OK, so retail store closures are happening at an alarming rate and fewer new ones are opening. Now what? The reasons have all been laid out and analysed, so there is little chance that we will discover any hidden causes that we can address in new ways. What is missing is a serious debate about what needs to be done. Like the referendum that led to Brexit, no major debate was ever really had before it was too late.
Assessing the options
Now, in retail, we are all taking sides to serve our own interests, without recognising that store closures are part of an existential crisis. If we are really watching the decline of the store as we know it, then telling retailers to accelerate their digital transformations, work more collaboratively across departments, recruit differently, give the CEO a gentle shove, procure and manage IT better, and stop moaning about all that data, may not be the answer unless all these things happen at about the same rate.
Where once we relied on politicians or legislators to bring about change, we now know that: 1. They can’t because they don’t understand retail; 2. They don’t really recognise its importance to the economy and the impact store closures will have; and, 3. The solution contains so many seemingly disconnected elements that only a dictator with absolute power could bring it about.
Can retail leaders make a difference?
In our consensual, empowered, analytical, democratic age, it falls to charismatic senior management to juggle these multi-coloured, multi-sized balls and bring about change, but culture and shareholders are against it. I’ve been going on about how the CEO has to lead the charge but most are not given the environment in which to thrive. There are notable exceptions and they are currently buying up stores that most of us wouldn’t touch. I don’t want to get back to a time where we spawn another Philip Green, but we must recognise that in the early days, his hands-on, market trader skills were just what Bhs deserved.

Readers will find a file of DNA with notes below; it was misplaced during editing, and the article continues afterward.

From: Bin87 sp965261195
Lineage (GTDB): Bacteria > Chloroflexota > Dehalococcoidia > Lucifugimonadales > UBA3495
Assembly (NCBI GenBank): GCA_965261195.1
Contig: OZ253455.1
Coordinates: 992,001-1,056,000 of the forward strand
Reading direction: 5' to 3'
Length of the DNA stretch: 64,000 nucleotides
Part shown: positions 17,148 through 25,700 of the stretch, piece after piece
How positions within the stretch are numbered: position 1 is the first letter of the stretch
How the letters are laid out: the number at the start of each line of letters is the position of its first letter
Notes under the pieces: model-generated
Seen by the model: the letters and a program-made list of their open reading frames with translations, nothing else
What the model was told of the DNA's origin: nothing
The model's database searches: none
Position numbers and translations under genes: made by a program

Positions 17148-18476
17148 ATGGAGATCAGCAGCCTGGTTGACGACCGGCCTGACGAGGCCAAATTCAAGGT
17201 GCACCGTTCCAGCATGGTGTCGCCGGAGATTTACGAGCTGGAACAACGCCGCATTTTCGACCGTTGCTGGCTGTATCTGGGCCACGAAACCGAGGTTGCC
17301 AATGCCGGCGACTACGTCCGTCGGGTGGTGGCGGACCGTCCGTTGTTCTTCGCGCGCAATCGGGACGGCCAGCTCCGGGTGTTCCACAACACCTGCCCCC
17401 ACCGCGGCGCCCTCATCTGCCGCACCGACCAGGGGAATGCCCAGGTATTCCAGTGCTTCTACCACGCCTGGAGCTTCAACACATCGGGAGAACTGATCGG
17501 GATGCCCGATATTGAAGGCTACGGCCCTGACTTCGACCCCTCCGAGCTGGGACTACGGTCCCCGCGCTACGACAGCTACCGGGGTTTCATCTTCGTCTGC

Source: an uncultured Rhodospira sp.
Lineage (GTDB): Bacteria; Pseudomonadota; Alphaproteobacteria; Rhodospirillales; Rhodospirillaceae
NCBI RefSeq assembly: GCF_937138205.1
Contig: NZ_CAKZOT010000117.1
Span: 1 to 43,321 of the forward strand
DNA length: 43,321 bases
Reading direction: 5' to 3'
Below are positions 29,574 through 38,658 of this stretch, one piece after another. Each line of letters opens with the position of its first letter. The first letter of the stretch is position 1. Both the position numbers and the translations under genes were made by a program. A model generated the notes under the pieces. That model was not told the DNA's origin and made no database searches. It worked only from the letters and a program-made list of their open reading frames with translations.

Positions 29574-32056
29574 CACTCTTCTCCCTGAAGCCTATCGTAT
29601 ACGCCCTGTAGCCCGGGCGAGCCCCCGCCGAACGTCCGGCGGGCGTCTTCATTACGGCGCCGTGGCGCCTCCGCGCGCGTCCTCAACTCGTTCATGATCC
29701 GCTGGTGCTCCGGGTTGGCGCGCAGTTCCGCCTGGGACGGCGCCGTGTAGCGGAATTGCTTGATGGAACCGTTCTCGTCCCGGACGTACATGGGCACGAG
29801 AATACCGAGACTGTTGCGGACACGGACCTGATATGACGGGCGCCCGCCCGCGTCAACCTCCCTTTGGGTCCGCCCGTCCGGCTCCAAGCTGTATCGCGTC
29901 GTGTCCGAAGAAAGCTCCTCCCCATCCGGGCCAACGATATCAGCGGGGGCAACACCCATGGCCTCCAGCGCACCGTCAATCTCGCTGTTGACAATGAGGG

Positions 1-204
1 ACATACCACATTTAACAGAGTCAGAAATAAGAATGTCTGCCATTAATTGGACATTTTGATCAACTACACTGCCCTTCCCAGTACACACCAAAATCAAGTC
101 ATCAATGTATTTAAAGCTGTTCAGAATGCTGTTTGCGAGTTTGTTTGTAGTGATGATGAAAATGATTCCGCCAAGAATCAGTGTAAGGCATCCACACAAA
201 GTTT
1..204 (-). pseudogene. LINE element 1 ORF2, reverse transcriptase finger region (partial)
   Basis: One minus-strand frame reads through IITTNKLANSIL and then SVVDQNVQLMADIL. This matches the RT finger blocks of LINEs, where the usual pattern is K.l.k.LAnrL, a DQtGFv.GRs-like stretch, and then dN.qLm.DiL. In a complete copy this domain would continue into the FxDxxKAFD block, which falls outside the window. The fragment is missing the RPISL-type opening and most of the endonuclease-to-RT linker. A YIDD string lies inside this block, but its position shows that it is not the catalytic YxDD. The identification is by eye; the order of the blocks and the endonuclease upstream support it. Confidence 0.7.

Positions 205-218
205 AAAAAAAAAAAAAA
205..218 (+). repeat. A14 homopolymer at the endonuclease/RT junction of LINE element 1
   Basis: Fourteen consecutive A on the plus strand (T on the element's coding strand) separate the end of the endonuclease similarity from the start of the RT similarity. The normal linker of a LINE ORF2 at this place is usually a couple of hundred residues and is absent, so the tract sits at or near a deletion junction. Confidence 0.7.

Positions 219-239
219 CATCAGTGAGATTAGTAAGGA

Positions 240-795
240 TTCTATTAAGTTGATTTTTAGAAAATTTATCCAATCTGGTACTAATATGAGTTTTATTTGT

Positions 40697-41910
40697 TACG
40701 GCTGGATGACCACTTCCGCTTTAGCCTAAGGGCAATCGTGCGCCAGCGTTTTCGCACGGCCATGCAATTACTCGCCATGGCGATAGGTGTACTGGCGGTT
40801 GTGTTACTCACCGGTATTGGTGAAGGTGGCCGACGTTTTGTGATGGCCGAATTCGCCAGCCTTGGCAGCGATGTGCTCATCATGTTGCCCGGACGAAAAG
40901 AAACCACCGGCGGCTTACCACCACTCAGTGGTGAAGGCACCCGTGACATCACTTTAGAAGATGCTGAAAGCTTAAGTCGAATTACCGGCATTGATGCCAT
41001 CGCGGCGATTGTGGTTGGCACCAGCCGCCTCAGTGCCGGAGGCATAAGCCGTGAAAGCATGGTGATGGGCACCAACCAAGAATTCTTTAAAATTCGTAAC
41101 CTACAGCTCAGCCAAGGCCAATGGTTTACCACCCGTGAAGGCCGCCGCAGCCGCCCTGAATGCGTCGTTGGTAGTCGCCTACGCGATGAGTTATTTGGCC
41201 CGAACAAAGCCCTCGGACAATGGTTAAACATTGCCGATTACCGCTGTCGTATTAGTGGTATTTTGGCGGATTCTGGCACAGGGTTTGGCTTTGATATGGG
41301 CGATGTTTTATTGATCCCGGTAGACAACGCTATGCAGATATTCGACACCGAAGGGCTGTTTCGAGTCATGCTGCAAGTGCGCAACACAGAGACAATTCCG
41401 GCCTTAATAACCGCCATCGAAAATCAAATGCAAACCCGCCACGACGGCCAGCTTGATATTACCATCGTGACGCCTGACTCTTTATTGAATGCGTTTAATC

And I don’t want to hand the laurels to a new generation of alpha males either, recognising what Kate Swann did to keep WH Smith on track for so long, ruthlessly squeezing out profit year after year.
The evolution should not be a surprise
Retail is a simple business that made itself complex and has only itself to blame for the mess that so many players are in now. Consumers have been observably changing their habits for nearly 20 years now, so we can’t keep saying that change happens too quickly for us to keep up. What we have is a sector that was built for another age, no longer equipped for how we live now.
If we follow Hegel, we are at a point of synthesis that has already turned nasty for some and may hopefully be a catalyst for profound change. I want to believe in a smooth transformation, but we are likely to see more blood loss and harsh but realistic responses including pre-packs, acquisitions by some of the tougher private equity companies, and savage adjustments from stores to online.
Retail technology as a tool for survival
In my own world of promoting technology, the prizes will be won by those vendors that focus on the practical. Thought leadership is no longer an end in itself, but a door onto a world of products that are delivering value right now, can be implemented within a reasonable time period and delivered by people who are not afraid to tell you the truth of what is happening in your business.